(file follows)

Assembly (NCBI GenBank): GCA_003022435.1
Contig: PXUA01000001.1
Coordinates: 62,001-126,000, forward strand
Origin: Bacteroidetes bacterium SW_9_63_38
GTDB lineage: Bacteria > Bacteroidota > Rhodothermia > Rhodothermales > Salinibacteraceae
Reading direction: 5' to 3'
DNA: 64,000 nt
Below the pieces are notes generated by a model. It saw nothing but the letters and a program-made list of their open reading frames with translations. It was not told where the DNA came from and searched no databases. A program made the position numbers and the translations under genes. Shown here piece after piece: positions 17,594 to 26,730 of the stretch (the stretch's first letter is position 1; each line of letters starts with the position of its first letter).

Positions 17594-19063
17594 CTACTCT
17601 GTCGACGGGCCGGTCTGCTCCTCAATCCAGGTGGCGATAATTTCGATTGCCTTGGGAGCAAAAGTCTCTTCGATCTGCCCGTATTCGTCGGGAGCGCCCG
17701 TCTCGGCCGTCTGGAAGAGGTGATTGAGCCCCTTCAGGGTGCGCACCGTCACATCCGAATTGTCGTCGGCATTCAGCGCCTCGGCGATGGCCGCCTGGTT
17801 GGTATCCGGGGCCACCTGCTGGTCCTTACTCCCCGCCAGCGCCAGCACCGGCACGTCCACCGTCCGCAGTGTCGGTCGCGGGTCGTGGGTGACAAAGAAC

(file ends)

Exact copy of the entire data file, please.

Assembly (NCBI GenBank): GCA_003022435.1
Contig: PXUA01000001.1
Coordinates: 62,001-126,000, forward strand
Origin: Bacteroidetes bacterium SW_9_63_38
GTDB lineage: Bacteria > Bacteroidota > Rhodothermia > Rhodothermales > Salinibacteraceae
Reading direction: 5' to 3'
DNA: 64,000 nt
Below the pieces are notes generated by a model. It saw nothing but the letters and a program-made list of their open reading frames with translations. It was not told where the DNA came from and searched no databases. A program made the position numbers and the translations under genes. Shown here piece after piece: positions 17,594 to 26,730 of the stretch (the stretch's first letter is position 1; each line of letters starts with the position of its first letter).

Positions 17594-19063
17594 CTACTCT
17601 GTCGACGGGCCGGTCTGCTCCTCAATCCAGGTGGCGATAATTTCGATTGCCTTGGGAGCAAAAGTCTCTTCGATCTGCCCGTATTCGTCGGGAGCGCCCG
17701 TCTCGGCCGTCTGGAAGAGGTGATTGAGCCCCTTCAGGGTGCGCACCGTCACATCCGAATTGTCGTCGGCATTCAGCGCCTCGGCGATGGCCGCCTGGTT
17801 GGTATCCGGGGCCACCTGCTGGTCCTTACTCCCCGCCAGCGCCAGCACCGGCACGTCCACCGTCCGCAGTGTCGGTCGCGGGTCGTGGGTGACAAAGAAC